Sept 27, 2018

Baddeck YCEver since Alexander Graham Bell chose Baddeck for his summer home the town has been a popular destination for boaters and tourists. In addition to his many ventures and experiments at his Bell Laboratories, Bell also commissioned the 52’ yawl Elsie and gave her to his daughter Elsie Bell Grosvenor. Elsie’s husband was Gilbert Grosvenor whose family were publishers of the National Geographic magazine. Through many articles in the magazine over the years the Bras d’Or Lakes and the town of Baddeck became world famous.

Bras Dor BaddeckFor almost a century, the Bras d'Or Yacht club has stood on the Baddeck shoreline greeting all who enter the harbour. The clubhouse - with its slipway, flagstaff and viewing verandas, are so much a part of the waterfront of Baddeck, that it is hard to image the community without it. But in fact, for the first decade of its existence, the Bras d'Or Yacht Club had no such home base. Meetings were held at Gertrude Hall, the courthouse and in member's main street offices. Minute books from the earliest club days, detail searches for the most basic of yacht club needs - a patch of water frontage to launch boats and a location where sailing trophies could be presented and displayed.

RacingToday, the clubhouse is a vital part of the village's tourism infrastructure. It is a community meeting place. It has played host to birthday parties, kids Halloween dress-up contests, wedding celebrations, regatta festivities and provides a homey gathering place for sailors and friends.
The Bras d’Or Yacht Club’s upper lounge provides a warm, welcoming atmosphere where you can relax, socialize and absorb the breathtaking views of the Bras d’Or Lake. There is a full-service bar is open year-round, seven days a week which welcomes members and non-members alike. 

Extending the length of the upper lounge the balcony offers comfortable deck furniture, and a wonderful place to view yachts sailing on the lake, or the day’s sunset. The lower hall provides an ideal setting for hosting a variety of private functions, accommodating up to 100 guests. Bar services, kitchen facilities, sound equipment, and restrooms are available. The facilities of the lower hall can be extended outside on the club wharf with the use of commercial tenting.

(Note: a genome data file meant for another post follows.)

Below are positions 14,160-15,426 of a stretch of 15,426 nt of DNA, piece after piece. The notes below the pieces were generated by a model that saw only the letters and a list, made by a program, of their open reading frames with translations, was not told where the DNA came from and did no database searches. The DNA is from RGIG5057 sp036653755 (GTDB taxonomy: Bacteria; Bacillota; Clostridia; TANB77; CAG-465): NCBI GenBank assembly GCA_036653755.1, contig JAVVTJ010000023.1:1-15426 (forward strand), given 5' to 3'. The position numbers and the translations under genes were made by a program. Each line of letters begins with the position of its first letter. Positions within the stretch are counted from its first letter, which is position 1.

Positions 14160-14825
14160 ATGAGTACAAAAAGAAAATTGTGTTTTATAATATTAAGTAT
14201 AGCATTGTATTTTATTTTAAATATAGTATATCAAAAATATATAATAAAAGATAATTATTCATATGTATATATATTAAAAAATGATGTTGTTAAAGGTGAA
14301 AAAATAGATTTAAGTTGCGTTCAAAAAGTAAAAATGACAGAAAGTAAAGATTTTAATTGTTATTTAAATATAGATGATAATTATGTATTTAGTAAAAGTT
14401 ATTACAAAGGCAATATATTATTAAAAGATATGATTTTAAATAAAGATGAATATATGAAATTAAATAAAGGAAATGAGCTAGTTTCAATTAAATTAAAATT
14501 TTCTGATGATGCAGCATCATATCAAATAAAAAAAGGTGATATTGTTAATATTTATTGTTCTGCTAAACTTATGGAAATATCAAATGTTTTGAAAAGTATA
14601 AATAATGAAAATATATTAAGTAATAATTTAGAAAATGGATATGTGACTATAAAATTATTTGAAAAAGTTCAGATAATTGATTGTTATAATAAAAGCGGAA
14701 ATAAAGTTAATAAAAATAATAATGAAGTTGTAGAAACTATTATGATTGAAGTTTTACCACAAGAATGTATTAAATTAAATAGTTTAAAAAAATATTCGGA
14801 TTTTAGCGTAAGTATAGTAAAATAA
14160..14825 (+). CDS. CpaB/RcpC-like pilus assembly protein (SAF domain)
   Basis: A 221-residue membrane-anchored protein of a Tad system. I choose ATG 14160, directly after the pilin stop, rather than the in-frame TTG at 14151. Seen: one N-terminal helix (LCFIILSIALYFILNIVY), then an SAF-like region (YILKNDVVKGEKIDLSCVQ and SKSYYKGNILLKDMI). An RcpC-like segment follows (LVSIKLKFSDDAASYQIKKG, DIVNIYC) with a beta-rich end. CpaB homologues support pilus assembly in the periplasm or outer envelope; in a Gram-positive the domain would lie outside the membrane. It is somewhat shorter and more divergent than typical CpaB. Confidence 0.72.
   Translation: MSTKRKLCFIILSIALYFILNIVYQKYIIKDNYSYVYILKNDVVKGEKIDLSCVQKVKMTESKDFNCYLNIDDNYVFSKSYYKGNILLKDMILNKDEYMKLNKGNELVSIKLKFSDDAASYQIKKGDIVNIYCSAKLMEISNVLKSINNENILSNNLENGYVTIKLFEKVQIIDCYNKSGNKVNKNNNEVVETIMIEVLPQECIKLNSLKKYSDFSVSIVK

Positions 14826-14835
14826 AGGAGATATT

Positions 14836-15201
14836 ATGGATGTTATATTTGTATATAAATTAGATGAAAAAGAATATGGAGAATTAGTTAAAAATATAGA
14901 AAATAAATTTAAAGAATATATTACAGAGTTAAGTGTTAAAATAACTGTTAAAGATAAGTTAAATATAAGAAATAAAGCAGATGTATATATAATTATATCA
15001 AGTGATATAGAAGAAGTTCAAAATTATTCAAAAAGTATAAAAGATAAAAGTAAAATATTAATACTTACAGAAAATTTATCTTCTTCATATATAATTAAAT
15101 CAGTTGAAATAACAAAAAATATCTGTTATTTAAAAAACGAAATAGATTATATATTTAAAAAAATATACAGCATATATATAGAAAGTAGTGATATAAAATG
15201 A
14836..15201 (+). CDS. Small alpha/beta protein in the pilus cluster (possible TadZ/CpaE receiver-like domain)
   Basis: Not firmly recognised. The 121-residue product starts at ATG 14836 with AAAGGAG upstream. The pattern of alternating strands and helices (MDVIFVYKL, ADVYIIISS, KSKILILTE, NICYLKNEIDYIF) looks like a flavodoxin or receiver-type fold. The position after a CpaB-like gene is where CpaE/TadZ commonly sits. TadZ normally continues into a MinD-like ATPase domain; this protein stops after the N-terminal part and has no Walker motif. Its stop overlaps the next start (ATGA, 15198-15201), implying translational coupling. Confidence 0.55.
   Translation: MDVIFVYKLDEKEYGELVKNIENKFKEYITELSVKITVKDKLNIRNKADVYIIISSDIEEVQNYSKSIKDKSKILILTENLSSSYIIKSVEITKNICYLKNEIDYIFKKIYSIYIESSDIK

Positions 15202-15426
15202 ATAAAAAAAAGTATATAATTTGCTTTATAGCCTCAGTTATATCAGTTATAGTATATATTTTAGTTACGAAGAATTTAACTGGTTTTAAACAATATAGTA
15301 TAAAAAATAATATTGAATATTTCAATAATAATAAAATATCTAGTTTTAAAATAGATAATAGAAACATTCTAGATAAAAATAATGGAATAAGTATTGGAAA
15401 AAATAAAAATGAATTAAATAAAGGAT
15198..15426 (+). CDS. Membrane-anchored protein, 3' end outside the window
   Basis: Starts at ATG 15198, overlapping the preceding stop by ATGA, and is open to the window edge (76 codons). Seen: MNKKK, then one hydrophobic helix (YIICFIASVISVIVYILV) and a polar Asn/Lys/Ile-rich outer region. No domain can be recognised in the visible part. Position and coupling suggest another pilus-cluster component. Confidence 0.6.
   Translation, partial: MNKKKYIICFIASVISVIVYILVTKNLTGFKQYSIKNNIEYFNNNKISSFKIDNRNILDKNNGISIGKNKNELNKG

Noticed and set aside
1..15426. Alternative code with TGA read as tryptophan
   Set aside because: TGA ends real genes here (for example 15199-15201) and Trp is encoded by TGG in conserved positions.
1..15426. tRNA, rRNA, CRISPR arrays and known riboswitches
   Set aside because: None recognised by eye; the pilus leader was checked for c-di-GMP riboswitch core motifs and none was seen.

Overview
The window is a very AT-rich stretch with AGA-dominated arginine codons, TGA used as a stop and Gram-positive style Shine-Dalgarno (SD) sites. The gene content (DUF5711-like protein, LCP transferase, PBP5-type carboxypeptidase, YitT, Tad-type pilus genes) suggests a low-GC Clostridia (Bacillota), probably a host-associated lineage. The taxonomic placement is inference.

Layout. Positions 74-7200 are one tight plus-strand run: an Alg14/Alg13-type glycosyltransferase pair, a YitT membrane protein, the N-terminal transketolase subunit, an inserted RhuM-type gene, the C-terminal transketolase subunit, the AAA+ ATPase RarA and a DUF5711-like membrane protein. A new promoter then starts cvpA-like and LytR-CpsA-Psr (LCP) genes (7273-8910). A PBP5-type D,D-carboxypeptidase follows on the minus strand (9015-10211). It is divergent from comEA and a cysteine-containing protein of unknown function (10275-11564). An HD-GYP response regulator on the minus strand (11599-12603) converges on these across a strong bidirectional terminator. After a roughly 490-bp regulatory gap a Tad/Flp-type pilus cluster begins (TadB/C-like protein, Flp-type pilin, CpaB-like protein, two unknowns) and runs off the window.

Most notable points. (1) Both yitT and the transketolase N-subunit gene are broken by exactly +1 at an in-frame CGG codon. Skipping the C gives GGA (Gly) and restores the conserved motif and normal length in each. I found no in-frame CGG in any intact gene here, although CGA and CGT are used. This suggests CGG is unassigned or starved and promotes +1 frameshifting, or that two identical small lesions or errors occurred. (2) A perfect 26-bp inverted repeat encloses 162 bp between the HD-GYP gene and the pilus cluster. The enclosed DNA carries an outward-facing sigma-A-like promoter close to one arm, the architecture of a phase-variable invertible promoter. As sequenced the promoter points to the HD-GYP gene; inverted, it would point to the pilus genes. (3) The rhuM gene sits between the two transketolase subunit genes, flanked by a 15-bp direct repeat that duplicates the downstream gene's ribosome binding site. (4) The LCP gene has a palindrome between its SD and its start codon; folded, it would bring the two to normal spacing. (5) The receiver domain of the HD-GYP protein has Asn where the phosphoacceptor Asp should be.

Bras Dor BaddeckA large wharf at the face of the clubhouse can accommodate boats for temporary docking, and dinghy traffic to and from the yacht club moorings. Adjacent to the club wharf is the launch ramp which can accommodate just about any sized boat, launched from a personal trailer or by commercial lift.

Like many of the Yacht Clubs in the Maritimes this club owes its success to the dedication and hard work of volunteers. Peter Paterson recounts the story of how the present club house came to be.

Bras Dor SailsIt might be argued whether the first clubhouse was Gertrude Hall the Court House or the office of Dr. MacIver. While it is known that the first meeting took place in the Court House, the motion to declare the first Commodore, C.T. Carruth was held in Gertrude Hall. The idea to build a formal Clubhouse was adopted by the membership in 1912. 

The newly completed building built to plans drawn by a Washington architect; hosted its first meeting on July 3rd, 1913. Pre-build estimates were in the $400-dollar range. This money was donated by the membership. Over the years several significant additions and renovations have taken place, but the original design is still clearly evident particularly within the southern facade. No longer the modest wood floored one room (plus RC loft) building delivered in 1913, the club has expanded to include over three levels including the junior annex. 

The current facilities consist of two buildings located on the Baddeck waterfront. The smaller of the two building is referred to as the "Junior Club". The Junior Club was formerly a portable classroom and has been annexed to the clubhouse with a recent addition that houses barrier free washrooms and a breezeway. The junior club has been extensively renovated and is in good condition.